Weill Cornell Medicine Psychiatry

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The DeWitt Wallace Institute for the History of Psychiatry is an interdisciplinary research unit in the Department of Psychiatry of the Joan and Sanford I. Weill Medical College of Cornell University and New York-Presbyterian Hospital. Its mission is to support, carry out, and advise scholarship in a broad range of issues relevant to the present day theory and practice of psychiatry. Since its inception in 1958, the Institute has sought to use in-depth studies of the past to enhance understanding of the many complex matters that surround contemporary thinking and practice regarding mental health and illness. Over the last decades, Institute faculty have made critical contributions to debates surrounding matters like de-institutionalization, the history of the mind-brain problem, stereotyping, the scientific status of psychoanalysis, and the conceptual origins of different forms of mental illness.

Directed since 1996 by the scholar and psychiatrist Dr. George Makari, the Institute has branched out beyond history to foster studies at the interface of the “psy” sciences and the humanities, including explorations of the arts, medical ethics, and mental health policy. Under the guidance of Dr. Megan Wolff, the Institute hosts speakers and issues fact sheets on pressing mental health issues that face us today, from the opiate overdose crisis to the incarceration of the mentally ill.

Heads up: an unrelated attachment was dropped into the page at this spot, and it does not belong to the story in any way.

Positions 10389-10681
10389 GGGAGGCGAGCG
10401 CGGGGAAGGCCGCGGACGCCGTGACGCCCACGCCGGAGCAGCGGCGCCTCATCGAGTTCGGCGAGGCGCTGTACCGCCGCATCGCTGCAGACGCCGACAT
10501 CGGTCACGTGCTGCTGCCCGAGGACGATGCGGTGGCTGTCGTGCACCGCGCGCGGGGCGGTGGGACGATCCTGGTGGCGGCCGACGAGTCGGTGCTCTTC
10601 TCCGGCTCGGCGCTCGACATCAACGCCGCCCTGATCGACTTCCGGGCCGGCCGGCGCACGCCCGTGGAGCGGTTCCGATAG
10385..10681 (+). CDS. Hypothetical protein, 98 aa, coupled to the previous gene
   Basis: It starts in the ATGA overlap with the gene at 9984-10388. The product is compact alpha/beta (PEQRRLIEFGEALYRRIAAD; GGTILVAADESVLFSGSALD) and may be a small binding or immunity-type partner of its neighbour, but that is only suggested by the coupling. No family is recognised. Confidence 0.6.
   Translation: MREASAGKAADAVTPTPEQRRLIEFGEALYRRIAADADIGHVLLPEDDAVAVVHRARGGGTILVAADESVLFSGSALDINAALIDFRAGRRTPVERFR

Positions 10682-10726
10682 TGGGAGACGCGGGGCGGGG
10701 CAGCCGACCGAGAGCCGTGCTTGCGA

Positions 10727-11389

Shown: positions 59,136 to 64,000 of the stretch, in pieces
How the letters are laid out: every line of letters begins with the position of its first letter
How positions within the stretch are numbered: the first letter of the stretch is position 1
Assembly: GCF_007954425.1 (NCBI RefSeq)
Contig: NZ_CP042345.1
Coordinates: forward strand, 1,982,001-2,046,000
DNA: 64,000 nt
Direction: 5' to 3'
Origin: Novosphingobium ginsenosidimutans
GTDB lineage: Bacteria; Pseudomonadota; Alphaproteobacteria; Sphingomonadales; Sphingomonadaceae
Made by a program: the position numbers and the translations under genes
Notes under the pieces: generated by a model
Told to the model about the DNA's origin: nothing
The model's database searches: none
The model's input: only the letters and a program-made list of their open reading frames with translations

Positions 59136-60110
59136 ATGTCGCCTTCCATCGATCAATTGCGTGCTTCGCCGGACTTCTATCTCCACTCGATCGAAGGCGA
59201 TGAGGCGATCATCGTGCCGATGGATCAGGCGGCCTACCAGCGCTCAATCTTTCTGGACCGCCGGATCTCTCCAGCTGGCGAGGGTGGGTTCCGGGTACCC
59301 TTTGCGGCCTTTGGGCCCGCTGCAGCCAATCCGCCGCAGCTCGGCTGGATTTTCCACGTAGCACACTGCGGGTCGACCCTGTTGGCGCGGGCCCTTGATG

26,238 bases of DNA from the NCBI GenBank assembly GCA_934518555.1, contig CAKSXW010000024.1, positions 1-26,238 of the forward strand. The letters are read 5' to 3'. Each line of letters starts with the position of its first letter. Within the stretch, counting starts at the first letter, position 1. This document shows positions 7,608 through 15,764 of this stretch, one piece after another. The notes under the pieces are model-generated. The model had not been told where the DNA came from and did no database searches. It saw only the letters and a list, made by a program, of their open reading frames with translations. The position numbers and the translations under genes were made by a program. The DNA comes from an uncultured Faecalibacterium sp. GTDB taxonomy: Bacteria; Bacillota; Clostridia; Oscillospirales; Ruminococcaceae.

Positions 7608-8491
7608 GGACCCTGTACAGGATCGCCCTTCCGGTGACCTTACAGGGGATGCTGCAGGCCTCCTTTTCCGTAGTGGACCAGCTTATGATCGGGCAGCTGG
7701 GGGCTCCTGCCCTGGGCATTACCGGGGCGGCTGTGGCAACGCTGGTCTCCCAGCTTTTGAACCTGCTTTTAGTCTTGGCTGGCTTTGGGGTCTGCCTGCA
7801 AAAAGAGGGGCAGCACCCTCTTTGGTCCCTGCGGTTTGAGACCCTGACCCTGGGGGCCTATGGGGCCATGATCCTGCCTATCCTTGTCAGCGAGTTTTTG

The Institute is home to the Oskar Diethelm Library, the library of record for American psychiatry and one of the greatest such collections in the world. Initiated in 1936 by Dr. Oskar Diethelm, the collection now includes approximately 35,000 volumes in Latin, English, German, French and more, and is under the stewardship of Marisa Shaari, MLIS. 

The Institute is also host to the Richardson History of Psychiatry Research Seminar, the longest running colloquium of its type in the United States. It convenes working groups that bring together researchers in specific domains, such as the impact of psychiatry on society, a speaker series on Mental Health Policy, and various educational activities for students.

Please click on the following link to visit the Institute's website and extensive online library:

Weill Cornell Institute for the History of Psychiatry